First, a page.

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Tags:AwarenessControlEcologyFocusIntimidationLionel Messimental skillsMichael Jordanplay to winPsychologyPsychology of SportSportSport PsychologySports Psychologystrengths
About David Harrison
Head of Psychology for Doncaster Rovers FC Academy | Author of the Journey (http://bit.ly/1PId32S) a self published book on success, winning and increased performance based on extensive experience of performance psychology in elite sport, business and education. HE sport lecturer.
Some players and teams in sport are able to intimidate their competition and their environment and as a result change their opponents behvaiour. They create a landscape of fear to coin an ecology term (Laundre in Yong, 2013). They create an environment where all they seem to do to win is show up. They are the top predators. They have that eye of invincibility, they are able to intimidate their opponents causing them to change their behaviour.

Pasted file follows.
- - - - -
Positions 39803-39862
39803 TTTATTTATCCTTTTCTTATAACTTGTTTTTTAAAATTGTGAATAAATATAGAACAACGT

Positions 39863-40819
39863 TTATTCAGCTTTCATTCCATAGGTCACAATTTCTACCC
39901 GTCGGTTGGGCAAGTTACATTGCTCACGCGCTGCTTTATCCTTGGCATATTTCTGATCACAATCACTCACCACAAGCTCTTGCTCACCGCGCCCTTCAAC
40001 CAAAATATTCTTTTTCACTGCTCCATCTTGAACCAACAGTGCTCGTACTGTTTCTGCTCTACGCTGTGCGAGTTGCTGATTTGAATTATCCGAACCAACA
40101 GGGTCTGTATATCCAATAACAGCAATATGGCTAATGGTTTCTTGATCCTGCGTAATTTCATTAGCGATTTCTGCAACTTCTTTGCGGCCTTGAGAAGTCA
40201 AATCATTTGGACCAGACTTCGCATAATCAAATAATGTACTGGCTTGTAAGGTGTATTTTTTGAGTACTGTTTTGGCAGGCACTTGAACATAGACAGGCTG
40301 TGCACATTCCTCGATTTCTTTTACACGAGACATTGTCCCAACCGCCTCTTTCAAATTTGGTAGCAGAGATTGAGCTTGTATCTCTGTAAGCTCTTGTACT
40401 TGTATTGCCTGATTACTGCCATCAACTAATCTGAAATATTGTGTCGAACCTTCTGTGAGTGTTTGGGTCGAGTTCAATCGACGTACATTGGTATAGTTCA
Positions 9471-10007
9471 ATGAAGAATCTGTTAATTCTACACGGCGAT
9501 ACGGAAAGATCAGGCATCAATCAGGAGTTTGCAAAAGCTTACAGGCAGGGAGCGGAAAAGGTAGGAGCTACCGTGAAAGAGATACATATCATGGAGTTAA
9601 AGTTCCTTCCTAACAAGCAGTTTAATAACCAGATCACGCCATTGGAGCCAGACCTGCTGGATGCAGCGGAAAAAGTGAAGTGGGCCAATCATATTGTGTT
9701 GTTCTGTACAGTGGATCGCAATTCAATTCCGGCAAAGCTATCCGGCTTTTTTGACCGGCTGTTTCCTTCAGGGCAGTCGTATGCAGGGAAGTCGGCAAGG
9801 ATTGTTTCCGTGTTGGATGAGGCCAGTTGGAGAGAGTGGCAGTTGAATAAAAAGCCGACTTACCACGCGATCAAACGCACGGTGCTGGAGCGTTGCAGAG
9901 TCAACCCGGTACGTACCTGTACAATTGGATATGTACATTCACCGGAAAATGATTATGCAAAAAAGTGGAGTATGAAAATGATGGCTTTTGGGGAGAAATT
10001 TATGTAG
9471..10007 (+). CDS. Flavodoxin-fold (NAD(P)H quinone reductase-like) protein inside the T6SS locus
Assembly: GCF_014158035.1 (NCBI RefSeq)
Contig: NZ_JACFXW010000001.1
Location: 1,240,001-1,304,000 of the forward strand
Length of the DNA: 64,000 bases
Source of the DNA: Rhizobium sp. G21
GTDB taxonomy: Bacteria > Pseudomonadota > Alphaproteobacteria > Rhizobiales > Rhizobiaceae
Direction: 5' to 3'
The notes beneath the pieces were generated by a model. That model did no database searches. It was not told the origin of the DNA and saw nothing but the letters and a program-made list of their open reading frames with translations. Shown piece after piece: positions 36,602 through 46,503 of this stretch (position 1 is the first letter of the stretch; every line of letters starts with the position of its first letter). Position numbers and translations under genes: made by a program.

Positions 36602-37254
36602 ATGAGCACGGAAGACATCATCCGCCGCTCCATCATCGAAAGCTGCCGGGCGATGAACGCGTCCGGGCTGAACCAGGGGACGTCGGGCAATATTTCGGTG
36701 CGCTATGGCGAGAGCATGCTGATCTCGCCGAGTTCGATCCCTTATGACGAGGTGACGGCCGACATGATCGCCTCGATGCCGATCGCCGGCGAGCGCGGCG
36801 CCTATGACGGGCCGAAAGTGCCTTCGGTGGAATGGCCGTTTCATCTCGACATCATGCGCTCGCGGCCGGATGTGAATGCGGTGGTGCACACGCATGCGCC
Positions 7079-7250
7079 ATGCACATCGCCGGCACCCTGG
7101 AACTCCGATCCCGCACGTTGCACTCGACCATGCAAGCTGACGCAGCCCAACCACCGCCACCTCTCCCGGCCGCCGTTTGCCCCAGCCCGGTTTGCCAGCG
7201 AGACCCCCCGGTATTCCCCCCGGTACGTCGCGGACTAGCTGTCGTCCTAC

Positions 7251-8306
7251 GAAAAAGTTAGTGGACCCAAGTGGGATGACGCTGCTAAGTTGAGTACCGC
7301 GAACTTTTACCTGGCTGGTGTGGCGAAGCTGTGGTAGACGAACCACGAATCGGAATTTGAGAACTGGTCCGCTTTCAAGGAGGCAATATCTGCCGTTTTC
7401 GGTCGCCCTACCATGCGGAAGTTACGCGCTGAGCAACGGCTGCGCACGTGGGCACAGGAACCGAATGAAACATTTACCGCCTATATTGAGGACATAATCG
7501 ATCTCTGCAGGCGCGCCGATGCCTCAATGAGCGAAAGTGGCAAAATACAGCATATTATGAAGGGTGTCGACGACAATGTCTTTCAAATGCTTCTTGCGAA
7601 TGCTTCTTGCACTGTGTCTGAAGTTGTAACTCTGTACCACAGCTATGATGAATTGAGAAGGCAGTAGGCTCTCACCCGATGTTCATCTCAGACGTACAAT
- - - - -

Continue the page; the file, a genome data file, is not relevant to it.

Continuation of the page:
In Ecology an example of this are wolves and elk. The mere presence of the wolves changes the behaviour of the elk, they spend more time looking out for the wolves than grazing. They are playing not to lose (become a wolves dinner!). In sport the consequences are not that serious but when you become an elk you have shifted your focus away from you and what you can control, you have become the prey, you have become intimidated. In team sports this can be seen when home teams dominate opponents at their home grounds, they intimidate the away team into losing, they change the visiting teams behaviour as they control their environment. The greats mentioned above and the great teams have that much influence that they can change the environment, just like the wolves in the New Scientist research who changed the behaviour of the elk which then had a knock on effects for other animals. These greats, these top predators, change the sport that they compete in. Other athletes have to devise strategies to first survive and then move to become a predator. These strategies change the game, change the sport.